Everyone has their own opening line for a death knock.
I quite like a bit of semi-sincere contrition - before I ask for a picture of their dead baby.
Make like I don't want to be there. And the truth is I mostly don't.
I must have doorstepped hundreds of grieving families and it still doesn't get any less nerve-wracking as I crunch up the gravel repeating the deceased's name over and over in my head so I don't blurt out the wrong one.
I still remember my first and I play over in my mind, on occasion, the very worst.
When I was freelancing every job seemed to be a death knock. I used to joke to people I met outside of work that if I ever came to their door with a smile and a handshake it meant someone in their family had just been fucked up.
That initial feeling of dread as you approach the knock never leaves, however. Will there be tears, smiles or threats. Will they understand I am doing my job or decide I have personally affronted them and unleash the hounds.
Some swear or abuse me, calling me 'scum' , others welcome me in and get the teas on. You can never tell which reaction you will get.
I once got chased by one guy in his car for about five miles after he beat up my snapper. And his son had only been blinded.
My 'favourite' death knocks are the one where you have talked the relative round and, just as they are peeling open the family album, the spouse comes home and goes spastic mental.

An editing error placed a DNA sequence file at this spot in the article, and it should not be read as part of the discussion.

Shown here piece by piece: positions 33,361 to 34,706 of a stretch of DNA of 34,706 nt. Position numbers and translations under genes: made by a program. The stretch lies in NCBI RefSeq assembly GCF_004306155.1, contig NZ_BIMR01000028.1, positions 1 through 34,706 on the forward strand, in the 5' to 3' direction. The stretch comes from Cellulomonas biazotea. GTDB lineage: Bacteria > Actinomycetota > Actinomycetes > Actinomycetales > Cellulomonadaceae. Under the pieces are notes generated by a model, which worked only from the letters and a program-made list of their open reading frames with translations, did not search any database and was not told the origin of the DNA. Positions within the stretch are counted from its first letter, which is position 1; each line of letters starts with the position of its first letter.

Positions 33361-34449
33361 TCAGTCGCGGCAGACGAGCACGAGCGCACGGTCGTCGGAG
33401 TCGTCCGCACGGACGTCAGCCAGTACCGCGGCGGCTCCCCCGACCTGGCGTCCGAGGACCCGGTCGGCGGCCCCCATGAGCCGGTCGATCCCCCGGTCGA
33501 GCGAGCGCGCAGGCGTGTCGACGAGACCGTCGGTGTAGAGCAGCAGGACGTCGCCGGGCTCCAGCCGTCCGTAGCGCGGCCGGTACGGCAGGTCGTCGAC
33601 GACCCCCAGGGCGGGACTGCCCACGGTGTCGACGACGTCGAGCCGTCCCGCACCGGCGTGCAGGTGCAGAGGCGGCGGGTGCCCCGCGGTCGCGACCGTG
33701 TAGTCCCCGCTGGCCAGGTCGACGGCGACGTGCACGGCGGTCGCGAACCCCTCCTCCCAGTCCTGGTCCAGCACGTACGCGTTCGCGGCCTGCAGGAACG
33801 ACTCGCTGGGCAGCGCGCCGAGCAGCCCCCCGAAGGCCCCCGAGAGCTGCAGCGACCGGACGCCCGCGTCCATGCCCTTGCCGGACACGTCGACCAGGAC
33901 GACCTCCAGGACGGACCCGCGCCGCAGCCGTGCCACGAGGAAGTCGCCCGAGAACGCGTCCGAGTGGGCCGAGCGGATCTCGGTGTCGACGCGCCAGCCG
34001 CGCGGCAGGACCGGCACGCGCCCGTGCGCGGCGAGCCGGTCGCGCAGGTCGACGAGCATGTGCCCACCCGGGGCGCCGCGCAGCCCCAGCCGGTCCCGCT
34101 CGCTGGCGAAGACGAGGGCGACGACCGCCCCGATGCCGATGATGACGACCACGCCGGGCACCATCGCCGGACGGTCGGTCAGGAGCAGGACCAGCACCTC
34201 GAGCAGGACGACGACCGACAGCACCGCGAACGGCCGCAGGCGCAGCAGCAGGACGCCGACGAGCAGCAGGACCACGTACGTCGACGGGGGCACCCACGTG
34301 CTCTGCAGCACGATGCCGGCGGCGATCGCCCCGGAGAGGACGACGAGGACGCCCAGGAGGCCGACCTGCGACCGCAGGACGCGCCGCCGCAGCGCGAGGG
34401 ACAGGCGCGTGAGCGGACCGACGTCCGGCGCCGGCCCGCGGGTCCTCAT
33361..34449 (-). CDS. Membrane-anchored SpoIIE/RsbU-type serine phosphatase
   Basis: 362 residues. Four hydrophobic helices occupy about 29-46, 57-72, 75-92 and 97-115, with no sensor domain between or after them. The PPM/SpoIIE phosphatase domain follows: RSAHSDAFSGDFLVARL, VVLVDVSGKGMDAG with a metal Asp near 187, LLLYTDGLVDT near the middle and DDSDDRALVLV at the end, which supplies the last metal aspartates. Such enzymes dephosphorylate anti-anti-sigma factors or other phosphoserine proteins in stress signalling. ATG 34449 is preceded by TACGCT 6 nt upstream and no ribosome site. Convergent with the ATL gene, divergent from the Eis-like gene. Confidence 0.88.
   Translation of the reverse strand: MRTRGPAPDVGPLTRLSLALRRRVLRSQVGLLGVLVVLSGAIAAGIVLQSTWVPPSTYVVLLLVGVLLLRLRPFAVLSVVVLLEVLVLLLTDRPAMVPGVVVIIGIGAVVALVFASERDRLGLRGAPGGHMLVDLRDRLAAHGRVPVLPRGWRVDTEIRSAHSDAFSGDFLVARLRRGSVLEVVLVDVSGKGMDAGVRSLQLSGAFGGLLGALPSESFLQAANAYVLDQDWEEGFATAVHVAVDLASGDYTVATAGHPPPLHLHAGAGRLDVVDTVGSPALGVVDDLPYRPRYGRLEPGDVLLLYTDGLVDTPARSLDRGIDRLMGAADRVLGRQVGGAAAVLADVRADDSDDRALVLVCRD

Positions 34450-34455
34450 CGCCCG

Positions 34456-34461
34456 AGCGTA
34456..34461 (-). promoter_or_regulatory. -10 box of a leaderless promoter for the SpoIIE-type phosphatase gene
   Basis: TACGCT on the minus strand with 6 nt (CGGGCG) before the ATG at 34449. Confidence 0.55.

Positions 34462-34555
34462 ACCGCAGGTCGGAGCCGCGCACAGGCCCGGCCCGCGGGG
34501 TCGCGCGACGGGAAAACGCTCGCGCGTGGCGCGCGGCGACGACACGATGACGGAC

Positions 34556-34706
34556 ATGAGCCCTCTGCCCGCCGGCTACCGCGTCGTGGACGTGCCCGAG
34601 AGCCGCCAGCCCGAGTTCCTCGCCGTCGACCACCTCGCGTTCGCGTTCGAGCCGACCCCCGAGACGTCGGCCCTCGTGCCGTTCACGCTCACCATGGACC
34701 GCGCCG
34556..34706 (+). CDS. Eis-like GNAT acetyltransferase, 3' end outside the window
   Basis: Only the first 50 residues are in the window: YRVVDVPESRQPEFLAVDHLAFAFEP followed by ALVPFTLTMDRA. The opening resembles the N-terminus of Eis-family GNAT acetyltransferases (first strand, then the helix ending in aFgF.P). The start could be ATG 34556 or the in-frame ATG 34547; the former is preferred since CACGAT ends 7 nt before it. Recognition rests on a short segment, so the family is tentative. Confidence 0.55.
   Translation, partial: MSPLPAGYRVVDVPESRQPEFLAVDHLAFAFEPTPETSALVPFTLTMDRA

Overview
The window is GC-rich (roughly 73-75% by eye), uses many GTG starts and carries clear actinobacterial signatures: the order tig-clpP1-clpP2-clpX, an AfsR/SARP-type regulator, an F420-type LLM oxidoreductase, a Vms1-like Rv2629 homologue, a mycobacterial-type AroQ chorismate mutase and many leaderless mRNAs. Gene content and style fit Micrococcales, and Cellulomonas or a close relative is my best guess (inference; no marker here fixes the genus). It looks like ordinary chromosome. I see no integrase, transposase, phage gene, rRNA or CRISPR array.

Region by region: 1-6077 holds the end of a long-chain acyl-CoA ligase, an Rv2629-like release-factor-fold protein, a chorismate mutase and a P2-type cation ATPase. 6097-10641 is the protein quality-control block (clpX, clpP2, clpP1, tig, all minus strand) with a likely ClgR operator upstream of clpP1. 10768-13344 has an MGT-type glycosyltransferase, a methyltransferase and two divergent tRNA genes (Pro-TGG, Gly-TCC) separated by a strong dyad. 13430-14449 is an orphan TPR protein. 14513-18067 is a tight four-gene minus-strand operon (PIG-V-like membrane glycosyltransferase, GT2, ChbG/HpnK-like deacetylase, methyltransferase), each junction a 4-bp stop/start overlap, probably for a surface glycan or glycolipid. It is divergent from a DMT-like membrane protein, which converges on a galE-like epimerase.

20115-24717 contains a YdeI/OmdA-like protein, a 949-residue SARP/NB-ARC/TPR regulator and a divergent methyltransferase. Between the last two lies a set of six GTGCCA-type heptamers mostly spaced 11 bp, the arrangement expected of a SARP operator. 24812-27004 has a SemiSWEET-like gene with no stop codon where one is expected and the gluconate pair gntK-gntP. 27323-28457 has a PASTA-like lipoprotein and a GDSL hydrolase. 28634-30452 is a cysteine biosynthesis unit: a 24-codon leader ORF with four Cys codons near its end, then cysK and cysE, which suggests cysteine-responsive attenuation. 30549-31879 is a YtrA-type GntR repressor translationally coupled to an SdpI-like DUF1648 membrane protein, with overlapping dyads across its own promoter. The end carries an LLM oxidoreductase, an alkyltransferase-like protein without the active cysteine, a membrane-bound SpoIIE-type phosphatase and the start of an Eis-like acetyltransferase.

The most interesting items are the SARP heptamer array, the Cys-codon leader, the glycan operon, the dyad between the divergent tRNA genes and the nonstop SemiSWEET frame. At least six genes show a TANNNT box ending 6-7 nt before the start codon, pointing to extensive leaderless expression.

I have been tossed many a time. I now try to retain hold of the collect as I am physically thrown from the homestead.
It's a part of the job I dislike, but there is no greater feeling than walking away from the house quotes in your notebook and pic in paw knowing full well you just scooped everyone in town.
In a completely unrepresentative survey, I do find that families living in less salubrious areas tend to be a bit more forthcoming and open than the wealthy who are often the most abusive.
Women tend to be more polite than men, and parents seem to want to talk more about death through illness than those lost to violence or accident. Presumably they have had longer to come to terms with it.
I have only been hit twice during this job. Both on death knocks. I took the punches and considered them a form of involuntary penance.
I have come to terms with performing death knocks but, even after all these years and all those slammed doors, I still can't fully justify them to myself.
We claim that we are writing a tribute to the dear departed. Generally horse shit.
We say that it is cathartic for the family to talk of their loss. Crap.
We believe there is a public interest in knocking on a family's door shortly after their son/daughter was blown up in a terrorist attack. Bollocks.
We want to launch an appeal against guns/knives/leukaemia/death in general. Lies.
In reality we tell the family's anything to get through the door - to get a bit of background, a smiley picture, a grieving family shot - just so your nib becomes a down page, your lead becomes the splash.
You basically want a story and the dead scout's family is the best opportunity this week.
I am happy with this.
I am not saying the resultant story can not be something of value.
Be it a tearful appeal for a son's killer to come forward or a plea for funds to save other little crack babies.
Some death knocks forge relationships with the family and the reporter that can last years.
And this is why we do them across the country day in, day out.
But I can't pretend that the initial death knock is nothing more than cold calling for a tale.
Some you win, some you lose.
But there is no lofty ideal behind it.